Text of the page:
Outside there are various sections of roof, topped by tall chimney stacks. There are Mansard roofs which maximise space (roof which has two slopes on all the four sides where the lower slope becomes steeper than the upper one).

Close to the Main House stands St Mary’s Church, modelled in 1840 and designed by Sir Henry Roberts to resemble a 12th century Norman church. In 1860 Samuel Sanders Teulon added the flying buttresses and the angels at the four corners. A yew tree stands in the churchyard which is said to be over 800 years old. The church is currently de-consecrated and used for storage but I understand it is hoped it will be eventually used for weddings? What were once stables and some servant quarters are hoped to be revamped for additional hospitality rooms.

The S.E. garden front, with its attached camellia house was in restored in 1998 and opens onto a large square terrace, designed by Teulon in the early 1860s. The terrace is enclosed from the churchyard on the north-east side by a wall and a bank of shrubbery, and on the S.W. and S.E. sides by a brick retaining wall surmounted by a pierced terracotta balustrade.

The terrace is laid to lawn and surrounded and quartered by gravelled paths, centred on a circular shrub bed. There is a small brick and tile-roofed summerhouse with pebbled paving, added by 1911. From the S.E. side of the terrace, steps centred on the axial path lead down onto a second, lower terrace which is half the width of the upper one, whereupon there is then a lawn and some square rose beds with a rectangular pool circled by clipped yew hedging.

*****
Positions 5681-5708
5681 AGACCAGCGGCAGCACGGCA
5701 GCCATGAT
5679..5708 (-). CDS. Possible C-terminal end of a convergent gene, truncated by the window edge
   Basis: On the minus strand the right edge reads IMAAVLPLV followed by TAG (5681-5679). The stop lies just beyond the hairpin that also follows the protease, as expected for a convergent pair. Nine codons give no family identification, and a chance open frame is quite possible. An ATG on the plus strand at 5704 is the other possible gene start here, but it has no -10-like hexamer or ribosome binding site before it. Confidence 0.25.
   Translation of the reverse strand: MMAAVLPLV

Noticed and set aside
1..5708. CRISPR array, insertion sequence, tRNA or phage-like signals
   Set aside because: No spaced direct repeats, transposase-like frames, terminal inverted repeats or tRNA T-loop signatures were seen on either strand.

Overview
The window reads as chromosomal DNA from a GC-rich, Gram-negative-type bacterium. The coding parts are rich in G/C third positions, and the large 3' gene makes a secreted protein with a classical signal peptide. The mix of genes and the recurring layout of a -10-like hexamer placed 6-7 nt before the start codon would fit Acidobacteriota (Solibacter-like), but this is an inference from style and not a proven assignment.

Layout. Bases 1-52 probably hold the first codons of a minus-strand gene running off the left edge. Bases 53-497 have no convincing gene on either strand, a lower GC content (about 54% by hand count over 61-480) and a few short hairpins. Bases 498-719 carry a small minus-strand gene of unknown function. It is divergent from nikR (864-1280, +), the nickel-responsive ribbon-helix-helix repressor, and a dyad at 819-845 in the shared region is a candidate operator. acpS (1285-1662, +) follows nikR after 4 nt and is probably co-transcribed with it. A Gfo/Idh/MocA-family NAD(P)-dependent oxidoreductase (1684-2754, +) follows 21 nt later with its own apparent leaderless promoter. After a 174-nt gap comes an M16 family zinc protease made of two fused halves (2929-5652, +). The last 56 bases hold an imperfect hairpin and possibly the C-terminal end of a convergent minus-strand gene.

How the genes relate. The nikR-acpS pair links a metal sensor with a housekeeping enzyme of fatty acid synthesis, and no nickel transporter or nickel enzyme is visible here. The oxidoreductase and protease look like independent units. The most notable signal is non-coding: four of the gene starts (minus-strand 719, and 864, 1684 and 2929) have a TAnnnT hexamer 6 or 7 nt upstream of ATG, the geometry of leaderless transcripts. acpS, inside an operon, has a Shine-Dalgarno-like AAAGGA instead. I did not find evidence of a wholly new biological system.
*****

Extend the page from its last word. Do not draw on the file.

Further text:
I like delving into the history of places and, certainly, there is a lot which surrounds Elvetham, located close to the village of Hartley Whitney on the A30.

The first time we hear of Elvetham is in 1066 in the Doomsday Book which tells us that the yearly rent for the property was 30 shillings and the manor included three ‘ploughs’, a plough being roughly an area of land workable by a team of eight oxen; four acres of meadow and enough woodland for 10 swine. It was originally a Saxon settlement and was believed to have been in existence as early as the 800s AD. The name Elvetham is a mix of two Saxon words; Elve – a spirit or swan, and Ham – a dwelling or dwellings. In Saxon England, Elvetham was part of the Eversley Forest; a small settlement founded in a clearing of level ground near the River Hart.

In the late 800s AD King Alfred the Great fought many battles in the local area from invading forces. In 871 AD he fought off an army of Viking invaders in Basing, nine miles west of Elvetham and 5 years later battled with Norsemen at Aldershot. Alfred had many campaigns and would therefore have had to recruit many loyal local men to bolster his forces and he is believed to have even camped near the settlement of Elvetham before the ensuing battles.

The area has many ancient oaks and parklands and is also where Eadric the Wild plotted against William the Conqueror in the 11th Century and where King John gathered his nobles in readiness for war with France in 1205.